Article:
US 5366638 A
Diagonal flow pattern of inclined sheet settling system achieved by elongated rows of inclined sheets adjacent to elongated, outlet weirs discharging directly into elongated outlet channels with non turbulent distribution of the incoming liquid throughout the elongated length of the inclined sheets and means to remove settled material from the elongated floor of the said system by means of a power motivated reversing rope driven floor mounted and floor spanning reciprocating trolley that is able to take up the settled material from the floor and deliver this via a flexible hose and hydrostatic head to the exterior of the unit, and that does not require floor pockets.
1. A process whereby in inclined plate settling systems having a tank with an inlet for liquid to be treated, an outlet for treated liquid, means to remove floated and sedimented material, and wherein a multiplicity of spaced inclined plates or sheets in two parallel rows form passages for the settling, clarification or processing passage of liquids therethrough, the improvement comprising the inlet admitting the liquid to be processed into the lower portion of a central area between the two rows such that entry of the liquid into the passages takes place from two adjoining sides, one of which is an underside and the other adjacent to the central area, of the substantially rectangular shaped inclined sheets and the outlet removing the clarified or processed liquid from the passages between the inclined sheets from the upper corner of the sides of the two rows of sheets opposite to the central area by an overflow weir, thereby forming a substantially oblique flow pattern through the passages between the sheets.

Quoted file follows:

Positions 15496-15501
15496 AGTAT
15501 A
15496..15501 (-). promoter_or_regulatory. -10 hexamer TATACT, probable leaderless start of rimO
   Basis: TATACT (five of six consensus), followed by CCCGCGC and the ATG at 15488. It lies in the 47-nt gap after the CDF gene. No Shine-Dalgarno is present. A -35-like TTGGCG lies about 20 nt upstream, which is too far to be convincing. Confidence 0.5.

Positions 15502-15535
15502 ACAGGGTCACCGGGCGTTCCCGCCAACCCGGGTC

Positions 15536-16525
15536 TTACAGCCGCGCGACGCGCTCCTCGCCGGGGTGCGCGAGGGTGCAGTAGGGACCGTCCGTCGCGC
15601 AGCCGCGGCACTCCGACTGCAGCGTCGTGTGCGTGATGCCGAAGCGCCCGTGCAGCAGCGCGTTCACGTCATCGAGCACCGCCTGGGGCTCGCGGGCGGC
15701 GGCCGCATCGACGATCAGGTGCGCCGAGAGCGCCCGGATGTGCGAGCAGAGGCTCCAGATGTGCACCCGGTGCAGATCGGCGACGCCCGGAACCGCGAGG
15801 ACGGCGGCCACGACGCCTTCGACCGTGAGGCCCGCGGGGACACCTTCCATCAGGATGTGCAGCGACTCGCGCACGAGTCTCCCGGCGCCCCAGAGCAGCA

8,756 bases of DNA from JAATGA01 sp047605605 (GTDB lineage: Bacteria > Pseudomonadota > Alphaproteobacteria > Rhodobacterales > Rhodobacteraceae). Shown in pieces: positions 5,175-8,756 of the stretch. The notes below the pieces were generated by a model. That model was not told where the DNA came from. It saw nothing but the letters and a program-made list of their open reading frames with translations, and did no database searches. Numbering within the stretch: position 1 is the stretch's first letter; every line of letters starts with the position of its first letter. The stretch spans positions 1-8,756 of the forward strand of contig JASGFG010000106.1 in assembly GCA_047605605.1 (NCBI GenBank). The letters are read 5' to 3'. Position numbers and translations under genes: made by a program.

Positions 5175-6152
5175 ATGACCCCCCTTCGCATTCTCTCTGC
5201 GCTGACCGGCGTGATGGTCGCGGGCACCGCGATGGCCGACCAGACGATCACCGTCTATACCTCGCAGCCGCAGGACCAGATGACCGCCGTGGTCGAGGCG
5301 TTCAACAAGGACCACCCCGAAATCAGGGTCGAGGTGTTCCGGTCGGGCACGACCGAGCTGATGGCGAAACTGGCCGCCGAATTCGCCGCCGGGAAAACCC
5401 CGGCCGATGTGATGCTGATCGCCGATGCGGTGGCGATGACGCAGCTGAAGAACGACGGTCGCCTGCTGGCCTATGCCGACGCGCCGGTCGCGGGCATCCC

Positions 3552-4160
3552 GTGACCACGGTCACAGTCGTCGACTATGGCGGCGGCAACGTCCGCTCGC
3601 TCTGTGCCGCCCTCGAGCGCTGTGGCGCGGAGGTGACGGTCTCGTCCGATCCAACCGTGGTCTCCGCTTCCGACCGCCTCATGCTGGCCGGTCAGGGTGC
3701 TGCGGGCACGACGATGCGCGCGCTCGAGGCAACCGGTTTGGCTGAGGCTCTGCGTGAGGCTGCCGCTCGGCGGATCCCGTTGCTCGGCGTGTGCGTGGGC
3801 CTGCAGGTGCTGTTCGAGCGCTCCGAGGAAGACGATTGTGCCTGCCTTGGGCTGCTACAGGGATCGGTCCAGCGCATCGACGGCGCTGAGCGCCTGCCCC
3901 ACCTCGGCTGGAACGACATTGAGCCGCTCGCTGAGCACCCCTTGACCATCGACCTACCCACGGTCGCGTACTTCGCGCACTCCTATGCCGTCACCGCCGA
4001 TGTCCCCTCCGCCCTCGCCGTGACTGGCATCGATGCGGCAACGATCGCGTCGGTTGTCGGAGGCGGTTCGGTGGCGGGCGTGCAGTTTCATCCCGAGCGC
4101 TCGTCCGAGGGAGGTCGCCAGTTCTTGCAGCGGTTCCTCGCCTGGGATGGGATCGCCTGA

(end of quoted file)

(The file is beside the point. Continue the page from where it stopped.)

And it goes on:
2. An inclined sheet settling system process as claimed in claim 1 in which the inlet to the structure of the process takes place from the direction away from which the bottom of the inclined sheets are inclined.
3. A settling tank installation comprising:
(a) a separating chamber having bottom, end and side walls;
(b) a pair of inclined plate assemblies, each assembly being mounted adjacent a side wall and extending substantially the entire length of the side wall such that a central space is formed between said assemblies, each inclined plate assembly comprising an elongated row of spaced inclined sheets suspended in the separating channel, said sheets being substantially perpendicular to the side walls and having an upper side at approximately the operating liquid level;